The FMCBC also raised RSTBC’s lack of funds for access road maintenance, resulting in the loss of access to popular trails or restricting access to those with high-clearance 4WD vehicles. Examples are the Nesakwatch Forest Service Road, providing access to both the Slesse Memorial and Mt. Rexford trails; and, the Marion Creek Forest Service Road on Vancouver Island, which provides access to many popular mountain peaks and the new 5040 Peak Hut constructed by the ACC-Vancouver Island Section.

The Select Standing Committee issued their Report on the Budget 2020 Consultations in August 2019. The Report referenced the submissions made by the FMCBC and by Dave King (Caledonia Ramblers) on behalf of the Prince George Backcountry Recreation Society. The Select Standing Committee made the following recommendation for Parks and Recreation:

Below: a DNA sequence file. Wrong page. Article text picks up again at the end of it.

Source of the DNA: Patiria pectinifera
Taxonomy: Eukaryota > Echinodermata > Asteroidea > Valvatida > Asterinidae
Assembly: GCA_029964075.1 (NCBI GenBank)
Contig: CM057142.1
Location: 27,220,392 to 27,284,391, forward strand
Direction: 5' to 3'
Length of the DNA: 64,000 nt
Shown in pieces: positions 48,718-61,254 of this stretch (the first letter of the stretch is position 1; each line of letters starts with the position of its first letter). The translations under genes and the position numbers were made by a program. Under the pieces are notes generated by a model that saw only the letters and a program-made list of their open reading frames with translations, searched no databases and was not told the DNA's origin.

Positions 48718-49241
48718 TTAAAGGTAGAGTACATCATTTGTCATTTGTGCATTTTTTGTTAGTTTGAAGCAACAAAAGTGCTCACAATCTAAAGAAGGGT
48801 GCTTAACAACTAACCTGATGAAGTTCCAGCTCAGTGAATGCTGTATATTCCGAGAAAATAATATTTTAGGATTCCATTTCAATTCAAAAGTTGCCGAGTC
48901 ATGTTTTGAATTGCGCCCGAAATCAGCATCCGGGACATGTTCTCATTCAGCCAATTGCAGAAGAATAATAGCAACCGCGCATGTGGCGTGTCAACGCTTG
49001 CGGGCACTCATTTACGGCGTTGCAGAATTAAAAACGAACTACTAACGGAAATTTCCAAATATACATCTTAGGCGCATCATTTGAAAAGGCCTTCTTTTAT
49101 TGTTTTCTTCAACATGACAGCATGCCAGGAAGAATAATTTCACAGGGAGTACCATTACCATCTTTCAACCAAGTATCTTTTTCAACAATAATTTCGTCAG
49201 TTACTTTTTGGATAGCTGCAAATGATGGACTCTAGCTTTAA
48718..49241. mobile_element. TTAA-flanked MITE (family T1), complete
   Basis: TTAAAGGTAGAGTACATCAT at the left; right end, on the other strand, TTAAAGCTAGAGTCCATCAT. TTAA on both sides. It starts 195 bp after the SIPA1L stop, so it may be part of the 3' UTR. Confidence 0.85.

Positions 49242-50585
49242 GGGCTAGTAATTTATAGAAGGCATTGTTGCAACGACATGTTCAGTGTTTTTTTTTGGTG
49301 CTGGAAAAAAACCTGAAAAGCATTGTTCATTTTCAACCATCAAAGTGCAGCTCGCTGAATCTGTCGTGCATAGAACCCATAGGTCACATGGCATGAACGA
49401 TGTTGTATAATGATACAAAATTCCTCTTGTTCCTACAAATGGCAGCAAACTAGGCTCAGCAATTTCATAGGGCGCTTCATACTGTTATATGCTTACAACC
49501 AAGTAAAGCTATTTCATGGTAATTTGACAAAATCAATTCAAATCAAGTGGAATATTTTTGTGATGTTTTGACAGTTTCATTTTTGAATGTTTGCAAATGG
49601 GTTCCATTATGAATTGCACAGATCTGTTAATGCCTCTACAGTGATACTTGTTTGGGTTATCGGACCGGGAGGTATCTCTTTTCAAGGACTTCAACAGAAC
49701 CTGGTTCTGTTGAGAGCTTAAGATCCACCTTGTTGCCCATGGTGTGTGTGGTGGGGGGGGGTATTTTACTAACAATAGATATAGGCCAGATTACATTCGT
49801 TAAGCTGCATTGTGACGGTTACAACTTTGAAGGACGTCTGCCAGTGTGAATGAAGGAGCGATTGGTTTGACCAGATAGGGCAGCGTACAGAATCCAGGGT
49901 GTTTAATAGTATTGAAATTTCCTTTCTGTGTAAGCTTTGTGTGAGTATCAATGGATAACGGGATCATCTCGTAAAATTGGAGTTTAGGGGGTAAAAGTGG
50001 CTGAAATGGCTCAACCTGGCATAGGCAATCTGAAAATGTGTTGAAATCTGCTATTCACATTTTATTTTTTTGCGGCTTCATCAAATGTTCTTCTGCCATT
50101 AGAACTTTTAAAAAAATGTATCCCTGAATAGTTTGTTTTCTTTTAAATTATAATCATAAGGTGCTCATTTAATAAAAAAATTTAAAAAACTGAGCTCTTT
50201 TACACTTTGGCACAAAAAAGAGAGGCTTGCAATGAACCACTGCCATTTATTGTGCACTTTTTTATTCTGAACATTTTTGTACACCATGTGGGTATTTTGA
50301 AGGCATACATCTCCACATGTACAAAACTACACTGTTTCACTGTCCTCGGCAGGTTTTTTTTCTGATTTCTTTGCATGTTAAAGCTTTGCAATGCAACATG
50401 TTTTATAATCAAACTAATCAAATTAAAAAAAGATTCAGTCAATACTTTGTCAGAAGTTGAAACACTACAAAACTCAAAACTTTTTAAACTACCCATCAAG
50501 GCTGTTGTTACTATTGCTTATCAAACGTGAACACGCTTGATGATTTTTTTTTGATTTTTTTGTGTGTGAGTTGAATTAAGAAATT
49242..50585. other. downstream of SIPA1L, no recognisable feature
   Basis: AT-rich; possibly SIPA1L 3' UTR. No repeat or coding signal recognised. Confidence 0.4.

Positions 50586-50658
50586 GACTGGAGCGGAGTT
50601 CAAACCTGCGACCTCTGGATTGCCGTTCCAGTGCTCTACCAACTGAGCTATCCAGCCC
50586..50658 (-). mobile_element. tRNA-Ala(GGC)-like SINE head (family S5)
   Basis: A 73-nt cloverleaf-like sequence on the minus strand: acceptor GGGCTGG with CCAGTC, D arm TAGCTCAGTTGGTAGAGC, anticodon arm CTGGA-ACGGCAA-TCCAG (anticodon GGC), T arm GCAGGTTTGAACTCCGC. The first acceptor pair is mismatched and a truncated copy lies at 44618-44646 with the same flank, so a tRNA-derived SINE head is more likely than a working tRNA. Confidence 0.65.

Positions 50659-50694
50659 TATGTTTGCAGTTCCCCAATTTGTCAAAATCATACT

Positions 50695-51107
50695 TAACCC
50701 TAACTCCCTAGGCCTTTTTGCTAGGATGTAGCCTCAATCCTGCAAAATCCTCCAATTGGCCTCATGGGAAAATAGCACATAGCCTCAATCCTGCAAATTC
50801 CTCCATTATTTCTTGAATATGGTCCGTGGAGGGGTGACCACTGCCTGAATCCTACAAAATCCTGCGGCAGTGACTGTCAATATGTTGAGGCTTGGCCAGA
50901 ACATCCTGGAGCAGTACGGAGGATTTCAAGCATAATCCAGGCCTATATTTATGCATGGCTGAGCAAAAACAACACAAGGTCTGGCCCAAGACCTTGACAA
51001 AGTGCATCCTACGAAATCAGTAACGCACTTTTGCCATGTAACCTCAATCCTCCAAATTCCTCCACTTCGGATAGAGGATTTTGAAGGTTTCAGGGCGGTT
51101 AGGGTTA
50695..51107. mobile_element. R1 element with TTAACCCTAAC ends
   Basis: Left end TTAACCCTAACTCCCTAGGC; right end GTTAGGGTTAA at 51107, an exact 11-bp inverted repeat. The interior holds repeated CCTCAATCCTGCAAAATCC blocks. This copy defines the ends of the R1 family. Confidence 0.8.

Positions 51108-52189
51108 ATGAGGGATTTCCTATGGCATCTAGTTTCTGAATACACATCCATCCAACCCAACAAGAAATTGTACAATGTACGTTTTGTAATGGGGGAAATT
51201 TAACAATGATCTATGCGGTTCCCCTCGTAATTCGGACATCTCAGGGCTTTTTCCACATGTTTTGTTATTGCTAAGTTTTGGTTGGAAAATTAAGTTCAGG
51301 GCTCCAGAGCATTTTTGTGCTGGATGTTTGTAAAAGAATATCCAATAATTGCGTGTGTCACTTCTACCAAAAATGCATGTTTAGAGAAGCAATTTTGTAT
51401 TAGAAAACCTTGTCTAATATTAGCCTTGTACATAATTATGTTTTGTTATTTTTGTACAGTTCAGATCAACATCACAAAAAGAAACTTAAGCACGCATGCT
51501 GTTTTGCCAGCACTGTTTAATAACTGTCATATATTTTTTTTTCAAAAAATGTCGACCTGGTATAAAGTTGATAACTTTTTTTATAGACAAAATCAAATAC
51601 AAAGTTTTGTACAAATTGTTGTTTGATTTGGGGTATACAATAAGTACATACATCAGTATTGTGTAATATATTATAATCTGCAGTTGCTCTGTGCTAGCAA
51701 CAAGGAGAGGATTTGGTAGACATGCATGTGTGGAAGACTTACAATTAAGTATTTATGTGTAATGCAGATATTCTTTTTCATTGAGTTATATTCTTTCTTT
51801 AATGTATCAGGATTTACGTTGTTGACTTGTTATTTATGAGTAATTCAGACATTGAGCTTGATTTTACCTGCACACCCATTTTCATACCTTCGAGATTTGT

32. Increase operational funding for BC Parks and Recreation Sites and Trails BC to support staffing, monitoring and enforcement, maintenance, public safety, and recreational infrastructure and services, including promoting and supporting volunteer efforts.

Although Dave King and the FMCBC had advocated for increased funding for RSTBC in 2018, the Select Standing Committee did not include increased funding for RSTBC in their 2019 Budget recommendations. So, we are very pleased that increased funding for RSTBC was included in the 2020 Budget recommendations. The RSTBC representatives that we met in September 2019 were also pleased by the Select Standing Committee’s recommendation and expressed their appreciation for the submissions made by the FMCBC and others.

With respect to BC Parks, the FMCBC has another opportunity to advocate for more funding for our provincial parks in late November at a meeting with Minister George Heyman (BC Parks, Environment and Climate Change). With the “Great Parks, Great People Summit” scheduled for October 15-17, 2020, the year leading up to the conference will be an opportune time to highlight the need for more funding and staffing for BC Parks.